Inflation, Stock Market, Retirement – OH MY! Many cash-strapped, equity-wealthy – older Americans rely on a fixed income and their retirement assets, which may have suffered from stock and bond market losses.
Inflation is rapidly reaching 10%, and their retirement investments may have declined by 10% to 20% due to recent stock and bond market drops. At the same time, home equity is likely to have increased dramatically. Making it a tempting target to tap to help make ends meet. A reverse mortgage could be one way to get access to it.
There’s no “one-size-fits-all” accessing home equity. Research the best plan for you. Let’s look into how to use home equity to fund retirement.
You may be able to sell your property. Use that money to buy a house that will cost less and be easier to maintain. You may find a home that better suits your retirement needs than a larger house in the suburbs that takes more maintenance. The problem is that any potential retirement real estate you are thinking about may have suddenly become valued as much as your current residence.
Do your homework to see if you can minimize living expenses or realize capital gains to reinvest for retirement cash flow.
Get a reverse mortgage.
Retirees can use a reverse mortgage to assist in financing your retirement in a variety of ways. This type of mortgage can be used to purchase a new home without requiring a monthly mortgage payment. It can help age in place by funding improvements to your current home. It can offer a line of credit for living expenses or monthly cash flow.
You don’t have to repay the reverse mortgage loan until you sell the house. However, most reverse mortgages allow you to pay down the amount if that’s what you want. HECMLOCs are similar to HELOCs but have more protections for the borrower.
Reverse mortgage terms and costs should be considered. Clarify any misunderstandings about this option. The equity in the retiree’s home is a source of legacy wealth that many hope to pass on to their adult children. However, their children and grandchildren may prefer their parents use it to maintain their quality of life in retirement.
You might want to look into recent advances in reverse mortgages as part of your research. We offer a program that begins as a traditional mortgage and ends as a reverse mortgage. The hybrid program assists homeowners in building home equity. Then automatically switching to a reverse mortgage after ten years to eliminate the mortgage payment. This type of reverse mortgage may benefit pre-retirees a few years from retirement.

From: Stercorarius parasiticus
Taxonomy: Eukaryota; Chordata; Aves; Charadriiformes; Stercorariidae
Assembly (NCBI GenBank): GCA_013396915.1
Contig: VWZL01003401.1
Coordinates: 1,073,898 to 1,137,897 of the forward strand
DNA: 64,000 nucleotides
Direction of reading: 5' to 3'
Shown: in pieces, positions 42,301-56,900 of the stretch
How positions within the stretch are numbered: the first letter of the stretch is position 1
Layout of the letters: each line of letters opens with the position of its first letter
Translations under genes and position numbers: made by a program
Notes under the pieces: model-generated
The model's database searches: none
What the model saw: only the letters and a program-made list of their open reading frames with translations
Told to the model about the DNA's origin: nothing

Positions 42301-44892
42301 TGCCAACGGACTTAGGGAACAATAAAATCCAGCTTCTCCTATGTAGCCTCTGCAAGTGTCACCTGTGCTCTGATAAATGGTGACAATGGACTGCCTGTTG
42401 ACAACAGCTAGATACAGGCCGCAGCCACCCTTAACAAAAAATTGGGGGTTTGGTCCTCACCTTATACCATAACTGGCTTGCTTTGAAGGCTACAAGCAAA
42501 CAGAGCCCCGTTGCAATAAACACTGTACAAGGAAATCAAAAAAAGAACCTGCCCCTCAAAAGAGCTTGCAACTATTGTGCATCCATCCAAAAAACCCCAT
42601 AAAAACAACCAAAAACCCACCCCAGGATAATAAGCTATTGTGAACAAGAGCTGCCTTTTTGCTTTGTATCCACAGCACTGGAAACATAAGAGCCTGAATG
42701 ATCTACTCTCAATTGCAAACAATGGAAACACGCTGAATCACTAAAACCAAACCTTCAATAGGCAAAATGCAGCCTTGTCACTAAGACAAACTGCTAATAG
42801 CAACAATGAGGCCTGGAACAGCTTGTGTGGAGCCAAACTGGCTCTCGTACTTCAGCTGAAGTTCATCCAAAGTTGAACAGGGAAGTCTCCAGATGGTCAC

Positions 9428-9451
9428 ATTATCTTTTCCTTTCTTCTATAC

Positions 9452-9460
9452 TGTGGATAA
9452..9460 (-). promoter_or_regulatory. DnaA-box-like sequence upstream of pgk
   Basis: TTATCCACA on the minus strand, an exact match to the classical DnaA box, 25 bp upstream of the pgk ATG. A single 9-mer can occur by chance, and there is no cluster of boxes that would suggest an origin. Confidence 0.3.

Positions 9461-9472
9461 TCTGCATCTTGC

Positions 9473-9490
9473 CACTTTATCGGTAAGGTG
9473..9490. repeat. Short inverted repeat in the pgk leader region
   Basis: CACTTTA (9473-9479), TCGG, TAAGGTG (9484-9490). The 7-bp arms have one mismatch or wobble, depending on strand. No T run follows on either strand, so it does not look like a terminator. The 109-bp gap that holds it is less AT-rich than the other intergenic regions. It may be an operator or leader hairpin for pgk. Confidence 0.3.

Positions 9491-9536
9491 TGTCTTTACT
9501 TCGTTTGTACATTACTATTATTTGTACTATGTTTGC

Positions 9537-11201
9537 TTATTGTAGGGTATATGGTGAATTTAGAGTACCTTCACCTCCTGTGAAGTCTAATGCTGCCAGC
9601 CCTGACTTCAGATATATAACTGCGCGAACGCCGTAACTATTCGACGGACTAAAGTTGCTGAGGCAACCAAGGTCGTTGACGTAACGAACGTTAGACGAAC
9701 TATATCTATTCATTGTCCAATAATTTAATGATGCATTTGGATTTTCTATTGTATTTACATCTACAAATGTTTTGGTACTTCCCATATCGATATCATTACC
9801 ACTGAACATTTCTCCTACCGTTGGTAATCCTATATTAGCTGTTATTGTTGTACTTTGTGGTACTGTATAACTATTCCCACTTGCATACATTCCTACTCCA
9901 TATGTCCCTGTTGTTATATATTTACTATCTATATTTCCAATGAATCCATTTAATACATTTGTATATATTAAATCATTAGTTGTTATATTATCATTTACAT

Home equity credit line (HELOC). A HELOC is a loan you can use whenever you would like during the “draw period,” typically ten years. During that time, your loan accrues interest, and you are not required to make payments. Although you can pay down the loan if you prefer.
You must repay principal and interest at the end of the draw term. HELOCs can help you bridge the gap between now and when you start receiving retirement income, such as Social Security or an annuity. HELOCs are especially beneficial if you plan to sell your house before the draw period expires.
Equity sharing agreement.
A home equity sharing agreement allows you to receive cash in exchange for a percentage of ownership of your property. You pay the investment company the cash payment you received plus a portion of the appreciation in your property at the end of the set term, which can range from 10 to 30 years. You are not required to make a monthly payment or pay interest under this agreement.
These solutions can assist homeowners who are short on cash yet have significant home equity. Before deciding on this choice, you should explore and thoroughly understand the terms and conditions, which can be intricate and expensive. More importantly, you should prepare for the potential of having to sell your property after the set term.
Add an ADU
You might be able to add an accessory dwelling unit (ADU) that you can rent out for extra income. ADUs might be a separate structure, a converted garage or basement, or an addition to your existing home.
Some retirees build an ADU that provides current rental income. Then intend to move into the ADU and rent out the main house when they become less active in their late retirement years and fund their long-term care. Financing is possible for qualified ADU with a reverse mortgage or a home equity line of credit.
If you enjoy your three- or four-bedroom home but have one or two extra bedrooms, consider renting one or two rooms to supplement your retirement income.
Of course, there are logistical aspects to consider while sharing your living space with others. You might prefer to use services like Silvernest. They help you identify and evaluate housemates and sort out the appropriate agreements.
A variation on house-sharing is for grandparents to live with their adult children and/or grandchildren. Not only will you be able to split living expenses, but this choice will also help grandparents feel useful. It may also prevent loneliness by acting as built-in babysitters, thereby assisting the parents. However, open communication and healthy boundaries are necessary to consider.
Rent swap or Air BnB.
A couple rents their three-bedroom home to fund a road trip. Or renting a smaller, cheaper property could be an option while renting out their larger home. The difference in rent payments may give retired homeowners extra cash flow while retaining home ownership.
If any of these ideas resonate with you, thoroughly research each and consider all the possibilities. Hopefully, this list has piqued your interest. We can help you with ways to mitigate the effects of inflation and stock market volatility during retirement. Give us a call!